9th Cir. Rejects ‘Administrative Feasibility’ or ‘Ascertainability’ Class Cert. Requirement

The U.S. Court of Appeals for the Ninth Circuit recently held that class action plaintiffs are not required to demonstrate that there is an administratively feasible way to determine who is in a class in order for the class to be certified.

In so ruling, the Ninth Circuit noted that the Sixth, Seventh, and Eighth Circuits have similarly ruled. See Sandusky Wellness Ctr., LLC v. Medtox Sci., Inc., 821 F.3d 992, 995–96 (8th Cir. 2016); Rikos v. Procter & Gamble Co., 799 F.3d 497, 525 (6th Cir. 2015); Mullins v. Direct Digital, LLC, 795 F.3d 654, 658 (7th Cir. 2015), cert. denied, 136 S.Ct. 1161, 194 L.Ed.2d 175 (2016).

Although the Court focused on the Third Circuit’s contrary ruling, the First, Second, Fourth, and Eleventh Circuits have also held to the contrary.  See, e.g., In re Nexium Antitrust Litig., 777 F.3d 9 (1st Cir. 2015); Brecher v. Republic of Argentina, 806 F.3d 22 (2d Cir. 2015), EQT Prod. Co. v. Adair, 764 F.3d 347 (4th Cir. 2014); Byrd v. Aaron’s Inc., 784 F.3d 154 (3d Cir. 2015); Carrera v. Bayer Corp., 727 F. 3d 300 (3d Cir. 2013); Karhu v. Vital Pharmaceuticals, Inc., Case No. 14-11648 (11th Cir 2015) (unreported).

The Ninth Circuit held that a separate “administrative feasibility” or “ascertainability” prerequisite to class certification was not compatible with the language of Rule 23.  In addition, the Court opined that Rule 23’s enumerated criteria already address the policy concerns that had motivated some courts to adopt a separate administrative feasibility or ascertainability requirement, and Rule 23 did so without undermining the balance of interests inherent in certifying a class.

A copy of the opinion in Briseno v. ConAgra Foods is available at:  Link to Opinion.

Consumers who purchased cooking oil products labeled “100% Natural” filed putative class actions asserting state-law claims against the manufacturer in 11 states. The cases were consolidated in this action.

The consumers moved to certify 11 classes defined to include all persons who resided in the States of California, Colorado, Florida, Illinois, Indiana, Nebraska, New York, Ohio, Oregon, South Dakota, or Texas who had purchased the manufacturer’s products within the applicable statute of limitations periods established by the laws of their state of residence (the “Class Period”) through the final disposition of this and any and all related actions.

The manufacturer opposed class certification on the grounds that there would be no administratively feasible way to identify members of the proposed classes because consumers would not be able to reliably identify themselves as class members.  Thus, the manufacturer argued that the class was not eligible for certification.

Although the trial court acknowledged that the Third Circuit and some district courts had refused certification in similar circumstances, it declined to join in their reasoning. Instead, the trial court held that, at the certification stage, it was sufficient that the class was defined by an objective criterion — here, whether class members purchased manufacturer’s oil during the class period.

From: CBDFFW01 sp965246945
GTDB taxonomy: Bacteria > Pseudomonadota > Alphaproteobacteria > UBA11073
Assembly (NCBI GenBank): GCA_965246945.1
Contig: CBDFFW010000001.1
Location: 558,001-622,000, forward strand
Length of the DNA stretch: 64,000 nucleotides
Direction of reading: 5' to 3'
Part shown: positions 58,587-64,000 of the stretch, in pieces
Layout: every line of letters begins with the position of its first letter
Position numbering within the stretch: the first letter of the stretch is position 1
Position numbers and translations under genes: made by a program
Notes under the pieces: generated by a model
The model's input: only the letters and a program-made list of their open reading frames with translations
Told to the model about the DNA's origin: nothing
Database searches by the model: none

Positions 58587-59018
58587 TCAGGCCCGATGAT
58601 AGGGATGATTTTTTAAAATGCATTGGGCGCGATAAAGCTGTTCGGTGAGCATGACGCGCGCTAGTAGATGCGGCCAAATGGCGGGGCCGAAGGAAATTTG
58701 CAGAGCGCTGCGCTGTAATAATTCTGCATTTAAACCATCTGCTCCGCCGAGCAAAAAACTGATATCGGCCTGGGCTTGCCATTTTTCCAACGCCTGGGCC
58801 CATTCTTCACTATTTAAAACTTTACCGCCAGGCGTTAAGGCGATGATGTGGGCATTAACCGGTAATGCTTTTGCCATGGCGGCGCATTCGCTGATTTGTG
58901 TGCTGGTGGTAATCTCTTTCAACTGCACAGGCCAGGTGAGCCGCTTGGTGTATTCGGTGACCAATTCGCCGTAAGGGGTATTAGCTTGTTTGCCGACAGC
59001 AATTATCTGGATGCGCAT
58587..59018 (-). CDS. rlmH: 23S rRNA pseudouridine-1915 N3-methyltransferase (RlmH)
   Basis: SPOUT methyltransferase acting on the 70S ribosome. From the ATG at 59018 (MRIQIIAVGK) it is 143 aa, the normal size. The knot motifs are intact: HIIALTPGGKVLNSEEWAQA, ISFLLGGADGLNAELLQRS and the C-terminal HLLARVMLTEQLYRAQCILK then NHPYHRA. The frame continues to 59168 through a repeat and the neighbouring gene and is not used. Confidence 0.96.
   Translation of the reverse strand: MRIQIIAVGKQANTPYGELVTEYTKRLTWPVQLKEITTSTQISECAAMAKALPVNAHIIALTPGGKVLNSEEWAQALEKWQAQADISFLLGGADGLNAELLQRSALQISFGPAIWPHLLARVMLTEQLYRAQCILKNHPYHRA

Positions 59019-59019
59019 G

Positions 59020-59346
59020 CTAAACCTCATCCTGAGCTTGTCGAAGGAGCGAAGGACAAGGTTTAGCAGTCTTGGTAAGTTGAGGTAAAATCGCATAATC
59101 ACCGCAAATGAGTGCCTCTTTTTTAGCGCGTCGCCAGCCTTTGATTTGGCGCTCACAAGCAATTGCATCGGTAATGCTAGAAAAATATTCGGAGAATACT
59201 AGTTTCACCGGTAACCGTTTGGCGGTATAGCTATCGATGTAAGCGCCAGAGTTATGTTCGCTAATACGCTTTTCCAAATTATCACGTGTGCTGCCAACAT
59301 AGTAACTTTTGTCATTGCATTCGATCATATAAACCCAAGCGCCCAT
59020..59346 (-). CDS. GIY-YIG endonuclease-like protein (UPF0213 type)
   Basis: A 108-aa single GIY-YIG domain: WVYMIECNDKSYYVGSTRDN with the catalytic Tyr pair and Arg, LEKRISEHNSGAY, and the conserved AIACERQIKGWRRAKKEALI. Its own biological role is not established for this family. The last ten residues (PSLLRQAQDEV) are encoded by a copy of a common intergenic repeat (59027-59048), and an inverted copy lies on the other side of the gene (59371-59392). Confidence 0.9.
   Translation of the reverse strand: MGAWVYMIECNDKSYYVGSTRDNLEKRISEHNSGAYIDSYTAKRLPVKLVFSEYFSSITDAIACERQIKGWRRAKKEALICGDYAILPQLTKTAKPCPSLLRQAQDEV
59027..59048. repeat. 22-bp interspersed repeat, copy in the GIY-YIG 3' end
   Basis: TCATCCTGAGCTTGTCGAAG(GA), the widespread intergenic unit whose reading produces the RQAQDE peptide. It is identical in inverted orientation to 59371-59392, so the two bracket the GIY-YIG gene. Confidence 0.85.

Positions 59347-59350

The trial court ultimately granted the consumers’ motion for class certification in part, and certified 11 statewide classes to pursue certain claims for damages under Federal Rule of Civil Procedure 23(b)(3).  The manufacturer then appealed to the Ninth Circuit pursuant to Rule 23(f).

As you may recall, Federal Rule of Civil Procedure 23 governs class action procedure in federal court.  Parties seeking class certification must satisfy each of the four requirements of Rule 23(a) — numerosity, commonality, typicality, and adequacy — and at least one of the requirements of Rule 23(b). See Ellis v. Costco Wholesale Corp., 657 F.3d 970, 979–80 (9th Cir. 2011).

Rule 23(a), which is titled “prerequisites,” provides that one or more members of a class may sue or be sued as representative parties on behalf of all members only if: (1) the class is so numerous that joinder of all members is impracticable; (2) there are questions of law or fact common to the class; (3) the claims or defenses of the representative parties are typical of the claims or defenses of the class; and (4) the representative parties will fairly and adequately protect the interests of the class.  Rule 23(a) does not mention “administrative feasibility.”

The manufacturer argued that the Court should reverse the class certification because the district court did not require the consumers to proffer a reliable way to identify members of the certified classes here, which included consumers in 11 states who purchased the cooking oils labeled “100% Natural” during the relevant period.

The manufacturer argued that, in addition to satisfying these enumerated criteria, class proponents must also demonstrate that there is an administratively feasible way to determine who is in the class. The manufacturer claimed that the consumers did not propose any way to identify class members and could not prove that an administratively feasible method existed because consumers do not generally save grocery receipts and are unlikely to remember details about individual purchases of a low-cost product like cooking oil.

The Ninth Circuit rejected the manufacturer’s argument, holding that Rule 23(a)’s omission of “administrative feasibility” was meaningful. Relying on Silvers v. Sony Pictures Entm’t, Inc., 402 F.3d 881, 885 (9th Cir. 2005), the Court concluded that because the drafters specifically enumerated “prerequisites,” Rule 23(a) constituted an exhaustive list.